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SOMEONE ONCE SAID, “I think of myself as a flying buttress, supporting the church, but from without.” Another religious adage I like is “Lord, protect me from zealots.” These two are not unrelated.

Three recent books reinforce this stand and offer other thoughts on religions. (I purposely choose the plural for this last word.)

The New York Times Book Review. Elaine Pagels’ review in The New York Times, December 1, 2019, is titled “Faith and Reason.” Nicholas Kristof writes an accompanying review.

Religion as We Know It: An Origin Story, by Jack Miles, W.W. Norton & Company, 2019.

Jack Miles is a former Jesuit seminarian, a teacher, a Pulitzer Prize-winning author (of God: A Biography, 1996), and an editor of The Norton Anthology of World Religions, 2015. His latest work explores religion and its separation from secular life.

“Finding this separation problematic,” reviewer Pagels writes, “Miles then offers a quick, sophisticated dash through world history, especially Western history, to account for it.”

Pagels cites one of the book’s conclusions: “… that what is often termed the disappearance of God, or the disappearance of the sacred, in modernity, is actually the integration of that aspect of human experience into the rest of modern experience.”

Believers: Faith in Human Nature, by Melvin Konner, W.W. Norton & Company, 2019.

Melvin Konner is Samuel Candler Dobbs Professor of Anthropology at Emory College of Arts and Sciences, Emory University’s primary undergraduate division. Also an M.D., Konner is the author of seventeen books ranging from one on the paleo diet to a study of sex, evolution, and the end of male supremacy.

In her review of Believers, Pagels writes, “Konner sets out to investigate the persistence of religious belief. At the onset, he identifies himself as an atheist who, after adolescence, left behind his own religious upbringing, and draws upon his experience as an anthropologist living among hunter-gatherers in Botswana. Then, in each of the following lively chapters, he explores an astonishing range of perspectives.”

No Simple Answers. Just as there is a multiplicity of faiths, Konner offers no simple answer as to why one or the other of them exists. “Instead,” Pagels writes, “like Charles Darwin, he notes that ‘such a huge dimension of life must serve many functions.’ ”

The Lost Art of Scripture: Rescuing the Sacred Texts, by Karen Armstrong, Alfred A. Knopf, 2019.

Karen Armstrong, OBE, FRSL, is a British author and former nun. Her books, of which this is the latest of more than 40, discuss comparative religion. She writes, “Too many believers and nonbelievers alike now read these sacred texts in a doggedly literal manner that is quite different from the more inventive and mystical approach of premodern spirituality.”

Scripture as Performance Art. In his review of Armstrong’s book, Nicholas Kristof says, “She argues that Scripture is flexible, evolving, contextual, and more like performance art than a book.”

One example of this is in religious dietary restrictions: They’re often explained in the context of one group boycotting the agricultural products of adversarial neighbors.

Inconsistencies in Scripture. Fundamentalists are seemingly trapped by, and non-believers scoff at, scriptural inconsistencies. Kristof cites one: “Religious traditions condemn incest, but a literalist must believe that we are here because Adam and Eve’s children slept with each other. To paraphrase Walt Whitman: If Scripture contradicts itself, so be it. Scripture is large; it contains multitudes.”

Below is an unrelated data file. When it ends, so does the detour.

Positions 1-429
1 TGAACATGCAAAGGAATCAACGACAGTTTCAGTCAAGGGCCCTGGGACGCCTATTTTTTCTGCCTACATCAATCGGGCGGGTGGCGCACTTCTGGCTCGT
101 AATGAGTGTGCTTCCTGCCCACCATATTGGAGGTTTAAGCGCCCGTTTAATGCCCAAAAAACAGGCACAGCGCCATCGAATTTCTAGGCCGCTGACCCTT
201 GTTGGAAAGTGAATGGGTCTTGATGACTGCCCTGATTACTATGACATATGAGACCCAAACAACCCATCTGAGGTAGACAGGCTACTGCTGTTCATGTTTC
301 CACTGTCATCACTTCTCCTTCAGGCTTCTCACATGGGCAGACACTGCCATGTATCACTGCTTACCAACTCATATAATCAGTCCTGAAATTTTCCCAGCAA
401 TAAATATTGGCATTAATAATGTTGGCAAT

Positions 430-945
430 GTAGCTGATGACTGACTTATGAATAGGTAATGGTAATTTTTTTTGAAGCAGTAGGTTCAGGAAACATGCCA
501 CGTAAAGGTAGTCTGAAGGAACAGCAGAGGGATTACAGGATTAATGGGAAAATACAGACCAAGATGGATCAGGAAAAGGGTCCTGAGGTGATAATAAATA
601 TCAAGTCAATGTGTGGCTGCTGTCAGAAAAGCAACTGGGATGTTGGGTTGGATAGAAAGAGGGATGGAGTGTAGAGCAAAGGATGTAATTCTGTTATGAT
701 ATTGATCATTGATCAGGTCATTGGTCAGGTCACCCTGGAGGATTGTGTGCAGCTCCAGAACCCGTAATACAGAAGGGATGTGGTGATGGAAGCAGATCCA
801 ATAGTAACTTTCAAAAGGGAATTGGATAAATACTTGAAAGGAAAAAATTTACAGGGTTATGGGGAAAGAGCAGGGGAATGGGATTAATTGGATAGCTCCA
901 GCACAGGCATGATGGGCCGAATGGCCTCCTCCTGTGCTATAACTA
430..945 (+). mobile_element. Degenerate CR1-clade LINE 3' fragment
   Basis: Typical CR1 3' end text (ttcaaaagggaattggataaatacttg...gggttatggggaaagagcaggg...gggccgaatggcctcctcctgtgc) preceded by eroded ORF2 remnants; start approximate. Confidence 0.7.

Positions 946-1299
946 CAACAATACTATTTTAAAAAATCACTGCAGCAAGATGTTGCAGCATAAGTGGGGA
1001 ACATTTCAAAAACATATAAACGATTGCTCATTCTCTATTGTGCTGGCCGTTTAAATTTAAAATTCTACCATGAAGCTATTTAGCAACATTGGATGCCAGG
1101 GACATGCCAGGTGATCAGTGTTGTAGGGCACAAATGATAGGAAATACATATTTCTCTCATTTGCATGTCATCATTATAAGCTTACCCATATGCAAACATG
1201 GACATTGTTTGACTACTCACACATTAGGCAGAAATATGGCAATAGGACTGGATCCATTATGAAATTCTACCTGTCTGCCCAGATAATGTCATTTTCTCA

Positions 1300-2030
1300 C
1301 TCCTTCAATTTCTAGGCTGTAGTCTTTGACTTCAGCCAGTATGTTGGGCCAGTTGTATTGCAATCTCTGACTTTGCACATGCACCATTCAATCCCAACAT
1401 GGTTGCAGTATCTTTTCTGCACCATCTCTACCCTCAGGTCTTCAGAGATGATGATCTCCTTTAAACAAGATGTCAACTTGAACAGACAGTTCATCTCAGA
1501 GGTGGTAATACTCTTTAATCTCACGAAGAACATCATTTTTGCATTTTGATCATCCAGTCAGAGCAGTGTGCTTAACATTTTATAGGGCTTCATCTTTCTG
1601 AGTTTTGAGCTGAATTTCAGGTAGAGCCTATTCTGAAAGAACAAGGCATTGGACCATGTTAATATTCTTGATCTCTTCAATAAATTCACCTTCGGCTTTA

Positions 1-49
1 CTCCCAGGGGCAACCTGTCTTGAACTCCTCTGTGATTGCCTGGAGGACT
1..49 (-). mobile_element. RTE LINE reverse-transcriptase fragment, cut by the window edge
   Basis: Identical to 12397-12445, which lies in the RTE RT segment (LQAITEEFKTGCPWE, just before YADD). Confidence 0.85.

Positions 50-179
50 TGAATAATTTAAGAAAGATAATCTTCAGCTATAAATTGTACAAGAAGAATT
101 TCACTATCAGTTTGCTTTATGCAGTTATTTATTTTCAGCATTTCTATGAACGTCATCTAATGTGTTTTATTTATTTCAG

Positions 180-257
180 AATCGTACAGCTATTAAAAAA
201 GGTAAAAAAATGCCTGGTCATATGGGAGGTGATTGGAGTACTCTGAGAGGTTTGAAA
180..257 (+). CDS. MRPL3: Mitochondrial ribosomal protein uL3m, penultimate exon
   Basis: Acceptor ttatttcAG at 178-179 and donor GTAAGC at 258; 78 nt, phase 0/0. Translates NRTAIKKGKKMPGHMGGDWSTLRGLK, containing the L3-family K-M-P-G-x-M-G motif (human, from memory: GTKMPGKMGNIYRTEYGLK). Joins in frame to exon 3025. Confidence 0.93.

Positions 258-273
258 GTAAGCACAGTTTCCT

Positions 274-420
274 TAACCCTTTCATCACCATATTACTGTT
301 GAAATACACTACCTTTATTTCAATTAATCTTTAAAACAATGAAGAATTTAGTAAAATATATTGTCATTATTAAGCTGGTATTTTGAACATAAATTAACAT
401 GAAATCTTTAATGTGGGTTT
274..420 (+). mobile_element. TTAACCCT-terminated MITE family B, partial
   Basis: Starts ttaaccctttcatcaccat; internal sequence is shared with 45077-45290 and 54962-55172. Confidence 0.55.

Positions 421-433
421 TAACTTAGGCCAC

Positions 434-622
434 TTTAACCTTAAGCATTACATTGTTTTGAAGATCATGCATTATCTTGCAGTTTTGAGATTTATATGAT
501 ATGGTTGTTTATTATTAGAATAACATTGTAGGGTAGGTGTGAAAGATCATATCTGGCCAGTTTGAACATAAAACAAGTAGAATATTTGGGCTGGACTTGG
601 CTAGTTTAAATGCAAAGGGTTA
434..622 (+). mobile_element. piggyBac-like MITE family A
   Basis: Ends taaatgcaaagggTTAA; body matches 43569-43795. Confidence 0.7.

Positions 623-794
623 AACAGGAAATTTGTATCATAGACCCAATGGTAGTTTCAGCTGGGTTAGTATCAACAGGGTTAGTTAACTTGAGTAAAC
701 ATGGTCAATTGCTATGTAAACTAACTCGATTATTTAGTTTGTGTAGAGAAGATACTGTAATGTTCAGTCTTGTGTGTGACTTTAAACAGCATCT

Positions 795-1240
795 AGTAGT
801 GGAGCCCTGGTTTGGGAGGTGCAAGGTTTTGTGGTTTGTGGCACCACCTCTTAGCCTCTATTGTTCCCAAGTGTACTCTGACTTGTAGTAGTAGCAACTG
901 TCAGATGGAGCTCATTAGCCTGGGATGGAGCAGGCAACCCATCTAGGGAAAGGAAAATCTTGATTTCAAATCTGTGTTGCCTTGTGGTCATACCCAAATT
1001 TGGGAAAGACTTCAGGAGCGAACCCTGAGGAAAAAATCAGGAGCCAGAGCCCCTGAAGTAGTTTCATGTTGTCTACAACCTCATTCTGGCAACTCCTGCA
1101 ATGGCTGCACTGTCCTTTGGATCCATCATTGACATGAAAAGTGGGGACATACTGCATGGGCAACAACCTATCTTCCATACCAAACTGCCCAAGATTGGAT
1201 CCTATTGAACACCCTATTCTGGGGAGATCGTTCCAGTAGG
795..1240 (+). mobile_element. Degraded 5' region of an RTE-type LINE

On Zealotry. Kristof writes: “The ancient Chinese scholar Xunzi complained about an early version of what today we might call religious blowhards. ‘The learning of a petty man enters his ear and comes out of his mouth,’ Xunzi protested, adding that the words have affected only ‘the four inches between ear and mouth.’ Instead, the aim for a wise man should be that learning ‘enters his ear, clings to his mind, spreads through his four limbs and manifests itself in his actions.’”

A Mathematician’s Comment. Pagels concludes with “a story—apocryphal or not!—that some physicists love to tell of the great physicist Niels Bohr: A colleague, visiting him at home in Denmark, was startled to see a horseshoe nailed over the barn door, and exclaimed, ‘Surely you don’t believe in that stuff, do you?’ Bohr answered, ‘Of course not! But it works whether you believe in it or not.’ ” ds

© Dennis Simanaitis,, 2019

2 comments on “ON RELIGIONS

  1. Monica
    February 26, 2020

    Dear Dr. Simanaitis, In one of your posts you discussed fig trees and sycophants. I don’t have the title of the original post or time to locate it. Please forgive me. I am writing a book on the wholeness of God and I’m using the European conflict of WWII to show the hubris of man. When I began researching Hitler’s subordinates, sycophant kept coming up which lead me here, there and everywhere. Then I saw your post. I don’t understand but want to!!! Care to share another clue?

    Thanks so much!!!!!

    • simanaitissays
      February 26, 2020

      Hello, Monica,
      This was one of my early Etymology for our Times pieces. To find it, I Googled “simanaitis sycophant fig” and it popped up. Alas, it seems even more relevant today than it was back in 2017.
      Good luck on your project. —Dennis

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